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Predicting early signs of dyslexia at a preliterate age by combining behavioral assessment with structural MRI

: Kraft, Indra; Schreiber, Jan; Cafiero, Riccardo; Metere, Riccardo; Schaadt, Gesa; Brauer, Jens; Neef, Nicole E.; Müller, Bent; Kirsten, Holger; Boltze, Johannes; Friederici, Angela D.; Skeide, Michael A.


NeuroImage 143 (2016), pp.378-386
ISSN: 1053-8119
ISSN: 1095-9572
Journal Article
Fraunhofer IZI ()
Fraunhofer EMB ()
arcuate fascicle; cortical thickness; developmental dyslexia; diffusion-weighted imaging; quantitative T1; reading

Background: Recent studies suggest that neurobiological anomalies are already detectable in pre-school children with a family history of developmental dyslexia (DD). However, there is a lack of longitudinal studies showing a direct link between those differences at a preliterate age and the subsequent literacy difficulties seen in school. It is also not clear whether the prediction of DD in pre-school children can be significantly improved when considering neurobiological predictors, compared to models based on behavioral literacy precursors only.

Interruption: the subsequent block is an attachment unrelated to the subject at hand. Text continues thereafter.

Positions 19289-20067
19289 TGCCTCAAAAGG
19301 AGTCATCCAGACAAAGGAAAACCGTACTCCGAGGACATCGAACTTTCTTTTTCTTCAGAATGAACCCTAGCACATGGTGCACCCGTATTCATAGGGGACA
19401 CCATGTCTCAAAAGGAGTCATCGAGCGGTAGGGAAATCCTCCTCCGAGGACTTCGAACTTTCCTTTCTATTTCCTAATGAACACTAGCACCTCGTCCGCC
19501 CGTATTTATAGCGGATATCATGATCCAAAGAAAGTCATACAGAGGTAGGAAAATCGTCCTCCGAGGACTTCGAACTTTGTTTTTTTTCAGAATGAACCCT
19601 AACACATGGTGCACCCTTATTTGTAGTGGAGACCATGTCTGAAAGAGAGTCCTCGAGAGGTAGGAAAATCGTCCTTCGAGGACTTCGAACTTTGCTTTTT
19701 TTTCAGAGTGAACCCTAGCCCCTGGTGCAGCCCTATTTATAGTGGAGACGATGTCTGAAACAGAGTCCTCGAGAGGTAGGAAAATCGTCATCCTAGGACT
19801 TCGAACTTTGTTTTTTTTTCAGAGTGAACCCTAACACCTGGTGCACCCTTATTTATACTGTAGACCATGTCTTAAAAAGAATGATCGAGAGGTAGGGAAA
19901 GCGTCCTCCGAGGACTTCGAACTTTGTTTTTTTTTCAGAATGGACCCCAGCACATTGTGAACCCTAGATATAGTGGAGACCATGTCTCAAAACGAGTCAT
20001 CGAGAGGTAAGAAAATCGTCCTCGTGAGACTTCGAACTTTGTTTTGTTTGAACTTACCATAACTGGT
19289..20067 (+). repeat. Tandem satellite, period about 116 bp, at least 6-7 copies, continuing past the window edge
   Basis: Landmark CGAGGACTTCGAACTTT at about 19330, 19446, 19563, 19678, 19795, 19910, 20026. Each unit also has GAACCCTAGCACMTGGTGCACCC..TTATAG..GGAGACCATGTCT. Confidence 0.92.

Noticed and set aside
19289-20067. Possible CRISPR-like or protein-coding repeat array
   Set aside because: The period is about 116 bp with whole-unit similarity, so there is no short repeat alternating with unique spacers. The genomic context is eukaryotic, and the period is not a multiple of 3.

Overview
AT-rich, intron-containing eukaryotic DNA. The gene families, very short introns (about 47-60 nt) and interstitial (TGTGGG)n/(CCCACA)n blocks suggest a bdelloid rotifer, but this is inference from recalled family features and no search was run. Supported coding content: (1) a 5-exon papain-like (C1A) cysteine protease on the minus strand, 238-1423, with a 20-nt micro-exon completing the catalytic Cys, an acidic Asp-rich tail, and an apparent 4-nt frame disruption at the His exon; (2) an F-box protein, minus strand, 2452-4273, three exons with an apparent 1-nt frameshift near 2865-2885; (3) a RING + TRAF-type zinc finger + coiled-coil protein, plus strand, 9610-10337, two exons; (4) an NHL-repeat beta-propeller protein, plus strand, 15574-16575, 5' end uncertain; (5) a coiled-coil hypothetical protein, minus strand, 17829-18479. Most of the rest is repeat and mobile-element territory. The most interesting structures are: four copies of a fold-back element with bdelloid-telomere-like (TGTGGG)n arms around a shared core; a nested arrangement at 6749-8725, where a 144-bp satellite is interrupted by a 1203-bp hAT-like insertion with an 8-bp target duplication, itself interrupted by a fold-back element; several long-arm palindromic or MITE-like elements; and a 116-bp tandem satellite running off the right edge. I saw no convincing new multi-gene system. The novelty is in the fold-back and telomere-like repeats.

Methods: We recruited 53 pre-reading children either with (N=25) or without a family risk of DD (N=28). Quantitative T1 MNI data and literacy precursor abilities were assessed at kindergarten age. A subsample of 35 children was tested for literacy skills either one or two years later, that is, either in first or second grade.
Results: The group comparison of quantitative T1 measures revealed significantly higher T1 intensities in the left anterior arcuate fascicle (AF), suggesting reduced myelin concentration in preliterate children at risk of DD. A logistic regression showed that DD can be predicted significantly better (p=.024) when neuroanatomical differences between groups are used as predictors (80%) compared to a model based on behavioral predictors only (63%).The Wald statistic confirmed that the T1 intensity of the left AF is a statistically significant predictor of DD (p.05).
Conclusions: Our longitudinal results provide evidence for the hypothesis that neuroanatomical anomalies in children with a family risk of DD are related to subsequent problems in acquiring literacy. Particularly, solid white matter organization in the left anterior arcuate fascicle seems to play a pivotal role.